With recent changes to payday loan regulations, you’ll want to read up before you borrow.
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- Min. Loan Amount: $500
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- Requirements: Must have a monthly income of $1,000+ after taxes and valid checking account.
How does payday lending work in Ohio?In October 2018, Ohio changed its regulations for payday loans – and other short-term loan options – to better enforce the interest rate cap and prevent lenders from charging consumers hefty fees.
Under the Ohio Revised Code Ann. 1321.35 et seq, payday loans have an interest rate cap of 28%. The lender you borrow from must be licensed by the state of Ohio, and when you borrow, you’ll face these restrictions:
- Maximum loan amount: $1,000
- Minimum loan term: 91 days
- Maximum loan term: 1 year
- Interest: 28%
- APR: 60%
- Monthly maintenance fee: 10% of the principal or $30, whichever is lesser
- Origination fee: 2% of a loan amount greater than $500
- Check collection charge: $20
- Prepayment penalty: Lenders can’t charge a prepayment penalty
Your loan may be less than 91 days if the total monthly payment on your loan doesn’t exceed 6% of your gross monthly income or 7% of your net monthly income, whichever is greater.
These laws make payday loans more difficult to come by, so you should expect to find more lenders offering installment loans. Make sure you review your loan contract carefully. If a lender doesn’t abide by these new regulations and attempts to charge you excessive fees, stay away. There are plenty of lenders out there, so don’t settle for one that’s willing to skirt the law.
Compare your loan options in Ohio
What happens when I get a payday loan?
Lenders are required to provide you with a loan contract must be provided to you and include the terms and conditions of the loan, the total amount you need to pay back to your lender, when your payments are due and a warning about the high cost of a short-term loan.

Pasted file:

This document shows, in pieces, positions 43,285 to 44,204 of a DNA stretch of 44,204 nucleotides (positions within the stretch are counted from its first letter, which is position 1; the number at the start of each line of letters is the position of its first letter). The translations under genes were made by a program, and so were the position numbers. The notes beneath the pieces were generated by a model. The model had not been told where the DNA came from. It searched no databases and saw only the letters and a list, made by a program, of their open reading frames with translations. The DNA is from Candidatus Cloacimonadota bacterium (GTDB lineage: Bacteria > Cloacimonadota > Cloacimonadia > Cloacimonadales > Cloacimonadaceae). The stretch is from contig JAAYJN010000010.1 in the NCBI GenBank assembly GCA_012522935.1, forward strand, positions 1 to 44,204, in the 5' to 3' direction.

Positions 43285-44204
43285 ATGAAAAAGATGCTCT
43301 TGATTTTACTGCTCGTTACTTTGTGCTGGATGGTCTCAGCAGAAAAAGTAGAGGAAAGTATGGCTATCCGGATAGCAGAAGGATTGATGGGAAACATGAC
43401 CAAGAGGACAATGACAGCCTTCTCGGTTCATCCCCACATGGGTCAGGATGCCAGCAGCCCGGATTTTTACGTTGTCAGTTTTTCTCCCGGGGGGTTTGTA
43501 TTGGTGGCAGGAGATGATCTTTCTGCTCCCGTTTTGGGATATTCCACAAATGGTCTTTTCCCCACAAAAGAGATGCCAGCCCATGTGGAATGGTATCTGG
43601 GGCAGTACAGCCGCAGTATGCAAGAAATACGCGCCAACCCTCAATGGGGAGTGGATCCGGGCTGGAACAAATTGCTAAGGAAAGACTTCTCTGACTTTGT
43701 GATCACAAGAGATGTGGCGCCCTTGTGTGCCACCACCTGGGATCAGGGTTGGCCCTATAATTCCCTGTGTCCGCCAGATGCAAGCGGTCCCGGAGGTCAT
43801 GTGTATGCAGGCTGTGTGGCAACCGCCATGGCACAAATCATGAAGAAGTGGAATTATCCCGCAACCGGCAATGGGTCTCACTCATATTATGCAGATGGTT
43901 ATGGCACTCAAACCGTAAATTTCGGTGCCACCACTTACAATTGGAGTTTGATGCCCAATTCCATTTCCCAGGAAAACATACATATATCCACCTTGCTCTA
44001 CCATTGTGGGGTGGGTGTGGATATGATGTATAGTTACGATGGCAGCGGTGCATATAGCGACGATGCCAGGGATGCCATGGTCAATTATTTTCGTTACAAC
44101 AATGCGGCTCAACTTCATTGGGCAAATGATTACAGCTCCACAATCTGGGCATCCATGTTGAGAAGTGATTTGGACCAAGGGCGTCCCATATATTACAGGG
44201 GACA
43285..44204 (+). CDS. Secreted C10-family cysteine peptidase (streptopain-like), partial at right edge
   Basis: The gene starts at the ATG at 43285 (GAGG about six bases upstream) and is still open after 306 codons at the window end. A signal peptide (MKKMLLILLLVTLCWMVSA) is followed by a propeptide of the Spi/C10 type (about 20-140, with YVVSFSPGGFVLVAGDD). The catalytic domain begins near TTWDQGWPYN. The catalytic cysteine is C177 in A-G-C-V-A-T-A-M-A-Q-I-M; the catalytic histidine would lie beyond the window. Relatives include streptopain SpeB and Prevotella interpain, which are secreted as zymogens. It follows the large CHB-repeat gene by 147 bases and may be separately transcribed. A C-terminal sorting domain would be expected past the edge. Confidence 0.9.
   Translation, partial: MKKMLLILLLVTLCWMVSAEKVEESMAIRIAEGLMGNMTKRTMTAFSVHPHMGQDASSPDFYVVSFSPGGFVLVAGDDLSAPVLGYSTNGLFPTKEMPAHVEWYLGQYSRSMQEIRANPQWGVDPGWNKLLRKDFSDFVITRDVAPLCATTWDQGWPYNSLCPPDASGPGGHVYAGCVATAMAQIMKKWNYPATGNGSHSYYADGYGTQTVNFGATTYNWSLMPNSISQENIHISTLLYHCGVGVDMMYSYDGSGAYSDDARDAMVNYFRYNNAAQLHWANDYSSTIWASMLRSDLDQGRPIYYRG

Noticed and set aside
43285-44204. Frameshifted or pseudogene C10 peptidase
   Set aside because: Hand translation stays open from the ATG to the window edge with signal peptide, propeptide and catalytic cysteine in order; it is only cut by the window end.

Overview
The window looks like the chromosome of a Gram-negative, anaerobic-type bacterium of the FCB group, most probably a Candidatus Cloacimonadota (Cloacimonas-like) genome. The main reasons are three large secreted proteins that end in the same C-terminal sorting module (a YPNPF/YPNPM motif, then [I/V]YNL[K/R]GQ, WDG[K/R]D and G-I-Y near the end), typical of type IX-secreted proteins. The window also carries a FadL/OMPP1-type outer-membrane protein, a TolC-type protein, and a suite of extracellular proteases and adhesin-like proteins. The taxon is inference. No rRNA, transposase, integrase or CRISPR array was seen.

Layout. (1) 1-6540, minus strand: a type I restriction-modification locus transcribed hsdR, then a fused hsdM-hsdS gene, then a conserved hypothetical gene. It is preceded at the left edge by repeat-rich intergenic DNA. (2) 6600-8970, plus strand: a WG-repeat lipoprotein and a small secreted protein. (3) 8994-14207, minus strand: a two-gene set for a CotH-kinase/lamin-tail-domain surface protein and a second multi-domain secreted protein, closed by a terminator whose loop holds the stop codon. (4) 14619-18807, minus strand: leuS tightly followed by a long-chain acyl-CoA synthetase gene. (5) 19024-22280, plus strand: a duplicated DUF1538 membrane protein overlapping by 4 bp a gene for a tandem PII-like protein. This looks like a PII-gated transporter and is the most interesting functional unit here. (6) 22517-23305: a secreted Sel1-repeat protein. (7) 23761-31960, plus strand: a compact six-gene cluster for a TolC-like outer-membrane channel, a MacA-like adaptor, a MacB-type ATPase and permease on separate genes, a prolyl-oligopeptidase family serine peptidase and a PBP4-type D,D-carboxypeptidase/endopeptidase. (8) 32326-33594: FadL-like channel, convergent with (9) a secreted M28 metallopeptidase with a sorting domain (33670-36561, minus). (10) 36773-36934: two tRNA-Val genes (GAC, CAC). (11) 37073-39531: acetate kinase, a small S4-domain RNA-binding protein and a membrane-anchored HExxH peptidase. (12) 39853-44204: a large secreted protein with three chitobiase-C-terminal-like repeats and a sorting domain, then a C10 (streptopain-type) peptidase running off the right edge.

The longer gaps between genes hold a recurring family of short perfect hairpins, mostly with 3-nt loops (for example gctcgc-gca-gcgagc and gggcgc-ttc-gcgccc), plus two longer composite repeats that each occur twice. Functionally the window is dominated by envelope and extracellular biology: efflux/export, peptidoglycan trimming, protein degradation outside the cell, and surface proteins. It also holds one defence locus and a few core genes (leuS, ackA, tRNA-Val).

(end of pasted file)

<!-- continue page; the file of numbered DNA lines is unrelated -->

If you agree to take out a loan, you have the right to cancel your loan by 5 p.m. on the third business day after your loan contract is finalized. A lender is also limited in the amount of times it can attempt to collect your payment: it is not permitted to collect from your account after two failed consecutive attempts.
Ohio law also sets a cap on the total amount you can have out at any time. You may have no more than $2,500 in short-term loans borrowed and will be required to sign a declaration that you can legally borrow the loan.
What are the alternatives to payday loans?
Payday loans, and other short-term loan options, aren’t always the right choice if you’re struggling with bills and have consistent financial issues. To lower your daily costs, you may want to look into assistance programs like Medicaid, the Emergency Food Assistance Program (TEFAP) or the Home Energy Assistance Program (HEAP). You can also browse your other payday loan alternatives to see how else you can avoid taking out a high-cost loan.
With recent changes to Ohio’s payday loan laws, you’re in a better position to save money when you need a short-term loan. However, this doesn’t mean it won’t cost you. Payday loans are still an expensive option, so carefully compare your options before settling on a lender.